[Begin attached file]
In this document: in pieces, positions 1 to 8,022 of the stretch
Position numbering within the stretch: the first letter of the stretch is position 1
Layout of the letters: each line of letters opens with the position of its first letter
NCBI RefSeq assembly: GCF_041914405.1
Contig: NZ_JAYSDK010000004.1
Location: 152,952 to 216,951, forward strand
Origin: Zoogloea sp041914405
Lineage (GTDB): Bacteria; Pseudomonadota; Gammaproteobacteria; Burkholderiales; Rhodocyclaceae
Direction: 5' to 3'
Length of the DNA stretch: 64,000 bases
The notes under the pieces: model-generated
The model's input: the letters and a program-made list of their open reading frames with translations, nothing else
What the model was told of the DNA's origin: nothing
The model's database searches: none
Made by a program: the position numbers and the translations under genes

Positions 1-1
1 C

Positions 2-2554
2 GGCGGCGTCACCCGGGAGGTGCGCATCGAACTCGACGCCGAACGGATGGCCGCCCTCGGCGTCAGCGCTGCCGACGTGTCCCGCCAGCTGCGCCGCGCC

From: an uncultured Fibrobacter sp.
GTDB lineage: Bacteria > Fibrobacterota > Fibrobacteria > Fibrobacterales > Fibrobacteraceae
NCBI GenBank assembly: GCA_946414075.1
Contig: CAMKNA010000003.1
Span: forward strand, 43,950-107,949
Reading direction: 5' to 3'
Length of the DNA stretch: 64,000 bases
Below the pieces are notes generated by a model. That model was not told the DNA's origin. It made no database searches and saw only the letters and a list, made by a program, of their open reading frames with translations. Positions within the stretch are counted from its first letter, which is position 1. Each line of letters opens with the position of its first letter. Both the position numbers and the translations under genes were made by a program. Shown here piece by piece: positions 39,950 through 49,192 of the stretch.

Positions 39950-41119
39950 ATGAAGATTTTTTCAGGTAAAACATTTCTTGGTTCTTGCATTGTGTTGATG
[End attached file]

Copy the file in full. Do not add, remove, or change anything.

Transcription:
In this document: in pieces, positions 1 to 8,022 of the stretch
Position numbering within the stretch: the first letter of the stretch is position 1
Layout of the letters: each line of letters opens with the position of its first letter
NCBI RefSeq assembly: GCF_041914405.1
Contig: NZ_JAYSDK010000004.1
Location: 152,952 to 216,951, forward strand
Origin: Zoogloea sp041914405
Lineage (GTDB): Bacteria; Pseudomonadota; Gammaproteobacteria; Burkholderiales; Rhodocyclaceae
Direction: 5' to 3'
Length of the DNA stretch: 64,000 bases
The notes under the pieces: model-generated
The model's input: the letters and a program-made list of their open reading frames with translations, nothing else
What the model was told of the DNA's origin: nothing
The model's database searches: none
Made by a program: the position numbers and the translations under genes

Positions 1-1
1 C

Positions 2-2554
2 GGCGGCGTCACCCGGGAGGTGCGCATCGAACTCGACGCCGAACGGATGGCCGCCCTCGGCGTCAGCGCTGCCGACGTGTCCCGCCAGCTGCGCCGCGCC

From: an uncultured Fibrobacter sp.
GTDB lineage: Bacteria > Fibrobacterota > Fibrobacteria > Fibrobacterales > Fibrobacteraceae
NCBI GenBank assembly: GCA_946414075.1
Contig: CAMKNA010000003.1
Span: forward strand, 43,950-107,949
Reading direction: 5' to 3'
Length of the DNA stretch: 64,000 bases
Below the pieces are notes generated by a model. That model was not told the DNA's origin. It made no database searches and saw only the letters and a list, made by a program, of their open reading frames with translations. Positions within the stretch are counted from its first letter, which is position 1. Each line of letters opens with the position of its first letter. Both the position numbers and the translations under genes were made by a program. Shown here piece by piece: positions 39,950 through 49,192 of the stretch.

Positions 39950-41119
39950 ATGAAGATTTTTTCAGGTAAAACATTTCTTGGTTCTTGCATTGTGTTGATG